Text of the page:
“Taking a slow walk along Halsted Street, I began to imagine artworks filling the windows. Paintings, sculptures, and photography by a variety of Chicago artists, I thought, could be fashioned into posters to enliven and add beauty to the street. So too, I wanted to add words — meaningful words. The timeless sayings of ancient Greek philosopher Aristotle came quickly to mind. Thus was born the concept for the ‘Brushing Up On Aristotle’ outdoor gallery project.”
Eve and Connie solicited businesses, artists, historians, and community organizations for this project. Many restaurants and stores along Halsted hung the posters in their windows. In the case of the new Arkadia development between Adams and Jackson, the storefronts are empty, so displaying posters in them adds beauty and the promise of permanent businesses to come.
Eve described the artist selection process.
“At the outset, we sought out Greek-American artists. We also wanted artworks that reflected a Greek theme.”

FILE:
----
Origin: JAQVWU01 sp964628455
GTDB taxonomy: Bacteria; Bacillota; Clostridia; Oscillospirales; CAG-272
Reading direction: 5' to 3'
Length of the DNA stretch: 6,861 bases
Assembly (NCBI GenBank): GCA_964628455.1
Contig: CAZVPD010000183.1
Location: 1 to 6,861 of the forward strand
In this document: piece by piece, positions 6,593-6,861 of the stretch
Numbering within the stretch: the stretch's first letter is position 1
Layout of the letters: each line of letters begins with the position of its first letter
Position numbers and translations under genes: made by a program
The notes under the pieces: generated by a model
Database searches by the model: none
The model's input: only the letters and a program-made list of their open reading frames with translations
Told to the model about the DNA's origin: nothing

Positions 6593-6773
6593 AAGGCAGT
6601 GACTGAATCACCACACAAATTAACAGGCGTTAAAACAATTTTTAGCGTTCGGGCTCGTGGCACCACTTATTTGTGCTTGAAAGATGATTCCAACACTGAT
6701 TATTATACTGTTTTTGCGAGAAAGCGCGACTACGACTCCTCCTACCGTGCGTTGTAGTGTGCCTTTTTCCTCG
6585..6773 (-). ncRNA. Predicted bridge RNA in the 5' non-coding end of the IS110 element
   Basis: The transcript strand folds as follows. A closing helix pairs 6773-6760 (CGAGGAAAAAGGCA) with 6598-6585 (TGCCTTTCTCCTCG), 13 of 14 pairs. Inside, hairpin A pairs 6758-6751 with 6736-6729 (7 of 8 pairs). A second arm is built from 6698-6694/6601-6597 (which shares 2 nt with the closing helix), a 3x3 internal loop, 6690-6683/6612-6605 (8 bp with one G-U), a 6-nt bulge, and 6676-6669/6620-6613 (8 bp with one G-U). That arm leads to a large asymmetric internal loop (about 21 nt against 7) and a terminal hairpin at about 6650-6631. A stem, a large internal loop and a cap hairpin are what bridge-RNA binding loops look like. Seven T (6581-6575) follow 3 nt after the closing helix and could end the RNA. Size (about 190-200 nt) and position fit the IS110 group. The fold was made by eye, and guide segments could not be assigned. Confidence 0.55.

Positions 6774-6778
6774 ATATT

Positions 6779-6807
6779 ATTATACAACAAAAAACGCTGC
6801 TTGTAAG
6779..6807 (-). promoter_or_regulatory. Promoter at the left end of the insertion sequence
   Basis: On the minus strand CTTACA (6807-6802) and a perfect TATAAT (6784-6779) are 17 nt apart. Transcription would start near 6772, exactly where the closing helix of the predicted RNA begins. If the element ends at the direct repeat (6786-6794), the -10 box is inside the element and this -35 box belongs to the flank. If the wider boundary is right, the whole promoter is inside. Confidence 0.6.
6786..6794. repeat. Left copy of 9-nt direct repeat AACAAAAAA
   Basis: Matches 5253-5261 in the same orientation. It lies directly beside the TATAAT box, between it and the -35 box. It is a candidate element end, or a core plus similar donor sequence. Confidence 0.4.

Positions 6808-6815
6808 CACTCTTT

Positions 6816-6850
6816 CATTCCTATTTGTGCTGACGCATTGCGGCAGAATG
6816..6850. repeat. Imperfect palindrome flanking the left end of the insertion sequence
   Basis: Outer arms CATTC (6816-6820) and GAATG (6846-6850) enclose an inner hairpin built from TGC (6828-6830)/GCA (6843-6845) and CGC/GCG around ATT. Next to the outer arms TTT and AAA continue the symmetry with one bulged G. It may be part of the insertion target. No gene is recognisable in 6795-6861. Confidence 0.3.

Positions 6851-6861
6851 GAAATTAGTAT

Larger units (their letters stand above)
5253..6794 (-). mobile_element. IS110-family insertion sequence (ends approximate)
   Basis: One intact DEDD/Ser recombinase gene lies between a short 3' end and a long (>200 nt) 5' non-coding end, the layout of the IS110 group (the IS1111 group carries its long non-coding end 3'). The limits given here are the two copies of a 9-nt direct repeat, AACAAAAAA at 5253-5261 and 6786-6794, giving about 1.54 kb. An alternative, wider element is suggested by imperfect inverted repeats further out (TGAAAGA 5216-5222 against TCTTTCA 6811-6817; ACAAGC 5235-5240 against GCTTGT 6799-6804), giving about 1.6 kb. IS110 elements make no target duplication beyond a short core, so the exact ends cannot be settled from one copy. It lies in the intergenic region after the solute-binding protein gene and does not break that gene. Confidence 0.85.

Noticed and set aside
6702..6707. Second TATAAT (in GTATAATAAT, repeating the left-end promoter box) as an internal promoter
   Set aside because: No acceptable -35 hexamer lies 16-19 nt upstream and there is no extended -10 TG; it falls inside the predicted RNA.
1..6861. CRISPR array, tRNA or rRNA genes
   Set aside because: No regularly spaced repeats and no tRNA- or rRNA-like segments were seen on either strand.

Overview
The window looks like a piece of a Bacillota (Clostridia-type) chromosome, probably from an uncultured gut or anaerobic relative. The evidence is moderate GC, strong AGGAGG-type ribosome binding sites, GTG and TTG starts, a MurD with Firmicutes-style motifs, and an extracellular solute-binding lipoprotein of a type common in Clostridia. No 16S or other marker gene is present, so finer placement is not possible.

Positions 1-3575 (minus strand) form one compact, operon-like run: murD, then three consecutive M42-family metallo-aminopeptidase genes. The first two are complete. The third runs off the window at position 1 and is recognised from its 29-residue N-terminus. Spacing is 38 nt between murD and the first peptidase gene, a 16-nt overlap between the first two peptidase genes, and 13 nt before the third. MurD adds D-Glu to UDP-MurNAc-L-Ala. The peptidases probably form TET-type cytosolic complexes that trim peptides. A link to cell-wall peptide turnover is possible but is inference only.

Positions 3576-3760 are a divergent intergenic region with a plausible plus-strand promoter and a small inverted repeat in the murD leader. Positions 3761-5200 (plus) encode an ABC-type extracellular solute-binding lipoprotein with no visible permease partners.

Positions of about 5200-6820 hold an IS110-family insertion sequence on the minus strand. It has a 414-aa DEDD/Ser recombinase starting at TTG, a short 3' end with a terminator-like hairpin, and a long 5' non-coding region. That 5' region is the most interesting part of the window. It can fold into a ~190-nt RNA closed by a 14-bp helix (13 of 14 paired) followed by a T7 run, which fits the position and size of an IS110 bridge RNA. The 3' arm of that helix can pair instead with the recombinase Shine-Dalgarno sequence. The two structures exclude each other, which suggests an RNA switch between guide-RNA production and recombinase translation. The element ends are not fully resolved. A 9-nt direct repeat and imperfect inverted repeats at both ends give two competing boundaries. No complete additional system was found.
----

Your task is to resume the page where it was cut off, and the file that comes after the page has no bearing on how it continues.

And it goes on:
Their idea was to create high-quality posters from existing art from the participating artists. Photographers Chris Hurd and Keith McDonald captured the artworks on film, using Michael Thompson’s studio. The resulting exhibit shows a range of traditional Greek images, contemporary scenes and figures, and abstract images.
At Athenian Candle Company, visitors can see Patty Konstantelos’ poster, “Byzantine Orthodox Icons”, a montage of historic religious figures. Terry Poulos, a contributor to WindyCity Greek, is also featured. His entry features a montage of his assorted iron and brass sculptures based on Greek artifacts.
Some of the posters depict water, to go along with the dinghy sculptures. Jennifer Cronin’s poster, made from her original oil painting, “Drifting no. 2”, captures still water with a piece of driftwood in view. Chuck Walker’s work, from his original oil painting, “Fetch,” shows a dog at a beach with a bright red object clenched between its teeth. Nelson Armour’s depicts rocks along a peaceful shoreline. Nancy Strahinic’sfeatures dinghies tethered to wooden posts.